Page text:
by Gower D. Talley MBA |
I had an interesting experience several months ago. I had the opportunity to meet the “worst sales man in the world!” He was right here in my office – trying to sell me something. Now, he was not the most rude salesman, he didn’t smell bad – he didn’t use foul language. He did, however, make the worst – most unforgivable mistake in all of sales. He made it multiple times. He could not be talked out of it even when I tried to help him. Finally – I had to politely ask him to leave. I even came to the meeting interested in his product and I left our meeting wondering if there was someone else I could discuss it with. He could not have blown the sale more completely if he came in the room with that as his intent.
This is an absolutely true story. I am, however, going to fictionalize it ever so slightly. I have no desire to throw this poor guy under the bus and if I was too explicit as to his product I would potentially identify him. So… with an advance apology to my friends in the insurance industry – I am going to tell the story of “The Worst Salesman in the World” as a semi-fictional insurance sales guy.
The Worst Salesman in the World
I was considering re-structuring my business liability insurance. As luck would have it – someone called asking about my business insurance the very day I started considering a change. We made an appointment to talk in my office for the very next day.
The worst sales man in the world was about 15 minutes late. He did call from the road the let me know he was going to be late. That was OK – but I had an hour for this meeting – it had now become 45 minutes. When he arrived – he made a few minutes of chit-chat about pictures in my office and he was off and running… telling me about his auto insurance. I, of course had no interest in discussing auto insurance – I am quite happy with my auto insurance. I was considering restructuring my business liability coverage. I told him as much.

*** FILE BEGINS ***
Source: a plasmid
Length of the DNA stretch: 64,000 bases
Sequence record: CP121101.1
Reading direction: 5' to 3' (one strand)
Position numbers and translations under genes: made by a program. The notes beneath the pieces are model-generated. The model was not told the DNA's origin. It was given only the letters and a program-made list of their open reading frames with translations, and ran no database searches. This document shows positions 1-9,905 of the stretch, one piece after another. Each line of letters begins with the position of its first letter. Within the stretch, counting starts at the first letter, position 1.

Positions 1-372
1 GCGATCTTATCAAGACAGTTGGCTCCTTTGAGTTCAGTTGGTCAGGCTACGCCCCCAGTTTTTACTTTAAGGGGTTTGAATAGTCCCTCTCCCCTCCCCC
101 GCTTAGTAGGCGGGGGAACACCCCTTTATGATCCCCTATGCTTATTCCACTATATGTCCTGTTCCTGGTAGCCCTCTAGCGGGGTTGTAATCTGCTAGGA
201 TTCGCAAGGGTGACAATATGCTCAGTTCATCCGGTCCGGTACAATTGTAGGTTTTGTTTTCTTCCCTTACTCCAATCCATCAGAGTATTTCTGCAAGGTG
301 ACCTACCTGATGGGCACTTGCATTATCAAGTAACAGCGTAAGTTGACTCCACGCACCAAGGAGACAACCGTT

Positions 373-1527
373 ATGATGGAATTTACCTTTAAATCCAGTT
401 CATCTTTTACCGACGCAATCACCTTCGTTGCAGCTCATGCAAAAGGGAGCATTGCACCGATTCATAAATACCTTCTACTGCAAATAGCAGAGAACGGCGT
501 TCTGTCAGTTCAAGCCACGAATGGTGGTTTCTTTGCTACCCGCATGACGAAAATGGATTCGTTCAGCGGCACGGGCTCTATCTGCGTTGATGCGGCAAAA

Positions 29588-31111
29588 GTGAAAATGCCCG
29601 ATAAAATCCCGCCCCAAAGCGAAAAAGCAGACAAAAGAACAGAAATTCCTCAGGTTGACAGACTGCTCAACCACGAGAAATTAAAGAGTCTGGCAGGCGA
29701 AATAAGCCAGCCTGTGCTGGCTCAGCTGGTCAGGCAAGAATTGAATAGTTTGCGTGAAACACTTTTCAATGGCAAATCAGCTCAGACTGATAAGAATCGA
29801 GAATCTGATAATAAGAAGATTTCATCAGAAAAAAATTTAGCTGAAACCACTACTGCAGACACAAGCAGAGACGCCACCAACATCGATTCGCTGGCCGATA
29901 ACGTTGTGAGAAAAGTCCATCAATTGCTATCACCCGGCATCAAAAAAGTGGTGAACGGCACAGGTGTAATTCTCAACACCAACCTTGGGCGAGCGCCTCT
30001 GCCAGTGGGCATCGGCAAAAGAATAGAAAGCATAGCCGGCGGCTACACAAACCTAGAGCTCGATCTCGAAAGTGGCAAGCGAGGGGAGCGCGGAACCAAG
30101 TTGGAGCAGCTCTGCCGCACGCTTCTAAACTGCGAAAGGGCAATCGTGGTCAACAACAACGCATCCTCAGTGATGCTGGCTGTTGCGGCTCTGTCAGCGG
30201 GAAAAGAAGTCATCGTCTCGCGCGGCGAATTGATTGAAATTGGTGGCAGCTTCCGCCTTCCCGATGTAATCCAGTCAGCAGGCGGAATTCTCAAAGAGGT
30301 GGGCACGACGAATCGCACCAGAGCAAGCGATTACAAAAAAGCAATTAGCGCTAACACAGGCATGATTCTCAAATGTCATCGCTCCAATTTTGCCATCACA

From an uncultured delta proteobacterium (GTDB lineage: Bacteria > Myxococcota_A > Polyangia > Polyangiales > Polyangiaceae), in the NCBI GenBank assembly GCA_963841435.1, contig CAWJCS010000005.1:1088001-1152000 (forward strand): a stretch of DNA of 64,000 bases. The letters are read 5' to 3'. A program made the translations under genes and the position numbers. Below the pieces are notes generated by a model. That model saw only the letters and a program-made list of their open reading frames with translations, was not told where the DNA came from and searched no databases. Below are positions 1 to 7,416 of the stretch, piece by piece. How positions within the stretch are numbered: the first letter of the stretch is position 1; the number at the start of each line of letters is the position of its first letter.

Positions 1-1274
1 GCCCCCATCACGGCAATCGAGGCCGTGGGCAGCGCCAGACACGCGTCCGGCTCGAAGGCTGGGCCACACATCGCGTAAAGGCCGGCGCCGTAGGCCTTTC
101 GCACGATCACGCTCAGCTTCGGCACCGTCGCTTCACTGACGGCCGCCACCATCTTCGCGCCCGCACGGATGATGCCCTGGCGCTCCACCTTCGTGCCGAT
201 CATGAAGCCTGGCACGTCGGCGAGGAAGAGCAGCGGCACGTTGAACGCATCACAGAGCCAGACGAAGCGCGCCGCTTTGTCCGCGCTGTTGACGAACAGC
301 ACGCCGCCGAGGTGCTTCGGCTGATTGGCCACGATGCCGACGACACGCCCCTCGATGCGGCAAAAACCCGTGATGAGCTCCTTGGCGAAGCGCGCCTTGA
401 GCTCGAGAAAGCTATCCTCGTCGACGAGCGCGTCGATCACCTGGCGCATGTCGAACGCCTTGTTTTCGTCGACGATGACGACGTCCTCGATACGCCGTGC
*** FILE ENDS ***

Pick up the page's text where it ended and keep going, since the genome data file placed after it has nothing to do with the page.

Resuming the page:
Him: “Yes – but If you are as smart as I think you are you want to learn about all the ways we can save you money – right?”
This guy’s stock was rapidly going down in my book.
Me: “Look, I just need to know this…” and I asked him a simple direct question about the product I had made the appointment to learn about.
Him: “I am a professional salesman – I am not going to tell you that yet.” He smiled – as if he had just said something very clever.
This guy was now on borrowed time. He used his borrowed time to begin talking about his company’s health insurance plans. I am retired military and have medical coverage as a part of my retirement package. He was, once again, using the oxygen in my office to lecture me on something I have no use for. His time was now officially up. I stood up – extended my hand and said:
Me: “Thank you for your time – good afternoon sir.”
He was genuinely shocked.
Him: “I didn’t have a chance to get finished!”